Now, start the nodes, changing path names and nodes as appropriate:

    ./rel/riak1/bin/riak start
    ./rel/riak2/bin/riak start
    ./rel/riak3/bin/riak start
    (etc.)
    

    Next, join the nodes into a cluster:

    ./rel/riak2/bin/riak-admin cluster join riak1@127.0.0.1
    ./rel/riak3/bin/riak-admin cluster join riak1@127.0.0.1
    ./rel/riak2/bin/riak-admin cluster plan
    ./rel/riak2/bin/riak-admin cluster commit
    

    Make a Developer Release

    Alternatively, you can run make devrel, which will create four copies of Riak under the directories ./dev/dev1, ./dev/dev2, ./dev/dev3, and ./dev/dev4 with the configuration pre-set to allow you to run the nodes simultaneously. (Note: The Web port for the three nodes is 8091, 8092, 8093 and 8094, which is different from the default of 8098 that you get when you run make all rel.)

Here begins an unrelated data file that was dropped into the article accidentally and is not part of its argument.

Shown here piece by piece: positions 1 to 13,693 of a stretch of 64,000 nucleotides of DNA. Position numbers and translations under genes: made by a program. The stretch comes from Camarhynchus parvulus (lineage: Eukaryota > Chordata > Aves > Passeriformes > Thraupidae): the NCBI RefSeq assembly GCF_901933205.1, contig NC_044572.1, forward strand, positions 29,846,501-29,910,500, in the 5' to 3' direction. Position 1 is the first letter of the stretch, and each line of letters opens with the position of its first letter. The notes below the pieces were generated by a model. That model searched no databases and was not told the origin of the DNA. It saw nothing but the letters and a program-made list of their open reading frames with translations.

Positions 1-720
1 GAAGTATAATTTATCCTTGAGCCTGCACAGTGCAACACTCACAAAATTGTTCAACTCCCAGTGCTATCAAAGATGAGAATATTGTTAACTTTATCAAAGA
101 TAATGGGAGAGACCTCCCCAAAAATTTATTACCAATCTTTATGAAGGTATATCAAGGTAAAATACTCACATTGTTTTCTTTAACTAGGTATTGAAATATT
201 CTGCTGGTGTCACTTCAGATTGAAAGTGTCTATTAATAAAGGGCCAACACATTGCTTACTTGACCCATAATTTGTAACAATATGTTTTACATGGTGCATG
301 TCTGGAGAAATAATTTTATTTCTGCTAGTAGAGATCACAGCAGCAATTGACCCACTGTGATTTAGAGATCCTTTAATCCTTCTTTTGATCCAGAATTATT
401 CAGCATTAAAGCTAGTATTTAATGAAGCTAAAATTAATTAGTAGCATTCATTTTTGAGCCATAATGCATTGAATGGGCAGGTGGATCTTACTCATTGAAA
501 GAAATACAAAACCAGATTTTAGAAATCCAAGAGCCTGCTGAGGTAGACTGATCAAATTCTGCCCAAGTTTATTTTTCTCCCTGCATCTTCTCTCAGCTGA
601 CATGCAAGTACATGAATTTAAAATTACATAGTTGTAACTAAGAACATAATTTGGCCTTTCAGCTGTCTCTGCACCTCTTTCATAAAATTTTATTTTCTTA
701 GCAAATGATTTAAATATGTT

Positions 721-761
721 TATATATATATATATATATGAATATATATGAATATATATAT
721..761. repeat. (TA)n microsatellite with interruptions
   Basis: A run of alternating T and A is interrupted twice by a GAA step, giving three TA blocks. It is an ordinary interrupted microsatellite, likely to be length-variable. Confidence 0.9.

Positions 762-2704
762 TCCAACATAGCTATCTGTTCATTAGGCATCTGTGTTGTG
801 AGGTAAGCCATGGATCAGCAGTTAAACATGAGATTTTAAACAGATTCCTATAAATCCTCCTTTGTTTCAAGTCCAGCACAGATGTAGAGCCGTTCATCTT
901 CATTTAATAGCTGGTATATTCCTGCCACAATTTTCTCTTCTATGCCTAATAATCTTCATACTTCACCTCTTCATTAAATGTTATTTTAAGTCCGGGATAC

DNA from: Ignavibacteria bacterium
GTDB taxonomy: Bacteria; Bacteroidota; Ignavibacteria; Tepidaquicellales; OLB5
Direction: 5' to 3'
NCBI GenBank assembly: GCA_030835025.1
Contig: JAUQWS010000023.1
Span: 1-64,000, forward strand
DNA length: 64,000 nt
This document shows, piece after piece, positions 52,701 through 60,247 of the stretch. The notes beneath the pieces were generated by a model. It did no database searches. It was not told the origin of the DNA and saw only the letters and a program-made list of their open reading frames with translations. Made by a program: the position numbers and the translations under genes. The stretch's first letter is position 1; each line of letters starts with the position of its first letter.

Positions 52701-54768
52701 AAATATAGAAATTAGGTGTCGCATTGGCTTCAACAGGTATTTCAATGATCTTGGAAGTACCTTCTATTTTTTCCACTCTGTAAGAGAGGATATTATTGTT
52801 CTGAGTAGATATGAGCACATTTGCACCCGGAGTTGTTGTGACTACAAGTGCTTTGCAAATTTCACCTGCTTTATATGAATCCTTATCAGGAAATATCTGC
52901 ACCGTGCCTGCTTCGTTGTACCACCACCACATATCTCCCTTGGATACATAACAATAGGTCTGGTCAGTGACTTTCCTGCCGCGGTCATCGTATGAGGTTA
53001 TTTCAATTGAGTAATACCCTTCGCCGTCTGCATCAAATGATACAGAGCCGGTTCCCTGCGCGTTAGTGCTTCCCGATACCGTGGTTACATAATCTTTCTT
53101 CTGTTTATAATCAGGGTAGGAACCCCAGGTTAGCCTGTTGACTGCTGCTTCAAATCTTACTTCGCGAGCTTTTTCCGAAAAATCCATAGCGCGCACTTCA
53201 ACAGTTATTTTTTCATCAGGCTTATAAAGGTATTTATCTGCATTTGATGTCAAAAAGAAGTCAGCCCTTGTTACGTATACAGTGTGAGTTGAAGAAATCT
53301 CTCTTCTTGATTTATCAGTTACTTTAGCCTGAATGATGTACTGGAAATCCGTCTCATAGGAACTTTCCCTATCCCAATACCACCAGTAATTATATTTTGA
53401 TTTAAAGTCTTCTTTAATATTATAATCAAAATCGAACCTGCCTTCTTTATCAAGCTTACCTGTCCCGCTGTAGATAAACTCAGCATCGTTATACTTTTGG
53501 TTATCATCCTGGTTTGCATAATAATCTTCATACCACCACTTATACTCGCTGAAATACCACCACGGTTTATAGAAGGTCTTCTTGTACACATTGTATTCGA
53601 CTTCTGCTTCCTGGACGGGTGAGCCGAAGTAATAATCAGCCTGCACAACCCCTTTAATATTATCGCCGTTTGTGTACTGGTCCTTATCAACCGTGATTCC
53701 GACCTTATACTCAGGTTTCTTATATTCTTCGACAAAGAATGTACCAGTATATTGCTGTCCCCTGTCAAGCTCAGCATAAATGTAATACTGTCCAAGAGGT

Once you have built the four nodes using make devrel can start each of them and join them together using the commands already covered above, substituting directory names as appropriate.

    Multiple Clusters on One Host

    Using the above technique it is possible to run multiple clusters on one computer. If a node hasn’t joined an existing cluster it will behave just as a cluster would. Running multiple clusters on one computer is simply a matter of having two or more distinct nodes or groups of clustered nodes.